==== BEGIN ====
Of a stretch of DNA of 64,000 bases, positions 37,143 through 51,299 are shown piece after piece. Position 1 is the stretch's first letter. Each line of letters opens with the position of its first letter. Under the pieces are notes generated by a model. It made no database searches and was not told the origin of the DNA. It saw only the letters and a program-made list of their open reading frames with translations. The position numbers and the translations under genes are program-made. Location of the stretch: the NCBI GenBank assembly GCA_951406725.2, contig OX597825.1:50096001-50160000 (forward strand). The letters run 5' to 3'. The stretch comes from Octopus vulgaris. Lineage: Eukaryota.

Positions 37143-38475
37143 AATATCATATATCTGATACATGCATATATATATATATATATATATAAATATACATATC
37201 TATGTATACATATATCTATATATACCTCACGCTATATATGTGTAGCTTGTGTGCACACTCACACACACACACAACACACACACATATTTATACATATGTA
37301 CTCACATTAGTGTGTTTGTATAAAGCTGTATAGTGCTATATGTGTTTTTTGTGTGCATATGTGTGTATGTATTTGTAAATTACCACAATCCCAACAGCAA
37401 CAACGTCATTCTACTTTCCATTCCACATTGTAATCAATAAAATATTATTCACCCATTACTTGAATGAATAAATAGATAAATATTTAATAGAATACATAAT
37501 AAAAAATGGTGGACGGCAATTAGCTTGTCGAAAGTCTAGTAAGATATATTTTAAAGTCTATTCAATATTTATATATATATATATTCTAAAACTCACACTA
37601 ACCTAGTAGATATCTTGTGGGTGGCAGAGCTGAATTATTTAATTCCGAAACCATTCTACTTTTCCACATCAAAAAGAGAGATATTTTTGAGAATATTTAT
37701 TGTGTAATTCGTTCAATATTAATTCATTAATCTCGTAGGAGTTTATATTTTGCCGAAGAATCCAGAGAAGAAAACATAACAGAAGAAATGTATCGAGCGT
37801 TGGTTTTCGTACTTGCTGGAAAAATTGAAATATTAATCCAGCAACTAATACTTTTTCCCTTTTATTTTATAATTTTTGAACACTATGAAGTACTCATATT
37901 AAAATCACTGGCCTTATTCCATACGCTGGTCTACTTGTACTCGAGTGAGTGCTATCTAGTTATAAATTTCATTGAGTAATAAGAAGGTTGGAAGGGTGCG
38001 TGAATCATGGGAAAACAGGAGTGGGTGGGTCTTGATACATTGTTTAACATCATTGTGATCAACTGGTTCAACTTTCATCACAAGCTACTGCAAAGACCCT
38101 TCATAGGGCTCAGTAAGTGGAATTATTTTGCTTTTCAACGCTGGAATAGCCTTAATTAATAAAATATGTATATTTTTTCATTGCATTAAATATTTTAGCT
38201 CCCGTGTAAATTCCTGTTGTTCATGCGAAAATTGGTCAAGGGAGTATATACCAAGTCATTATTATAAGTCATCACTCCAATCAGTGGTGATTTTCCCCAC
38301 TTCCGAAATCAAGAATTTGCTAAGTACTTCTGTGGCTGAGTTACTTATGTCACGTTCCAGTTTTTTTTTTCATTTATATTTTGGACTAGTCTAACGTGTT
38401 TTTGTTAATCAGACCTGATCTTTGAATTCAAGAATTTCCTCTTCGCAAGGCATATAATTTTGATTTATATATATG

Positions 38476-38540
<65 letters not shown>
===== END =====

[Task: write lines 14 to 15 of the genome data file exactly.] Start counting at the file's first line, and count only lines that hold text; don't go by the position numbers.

38201 CCCGTGTAAATTCCTGTTGTTCATGCGAAAATTGGTCAAGGGAGTATATACCAAGTCATTATTATAAGTCATCACTCCAATCAGTGGTGATTTTCCCCAC
38301 TTCCGAAATCAAGAATTTGCTAAGTACTTCTGTGGCTGAGTTACTTATGTCACGTTCCAGTTTTTTTTTTCATTTATATTTTGGACTAGTCTAACGTGTT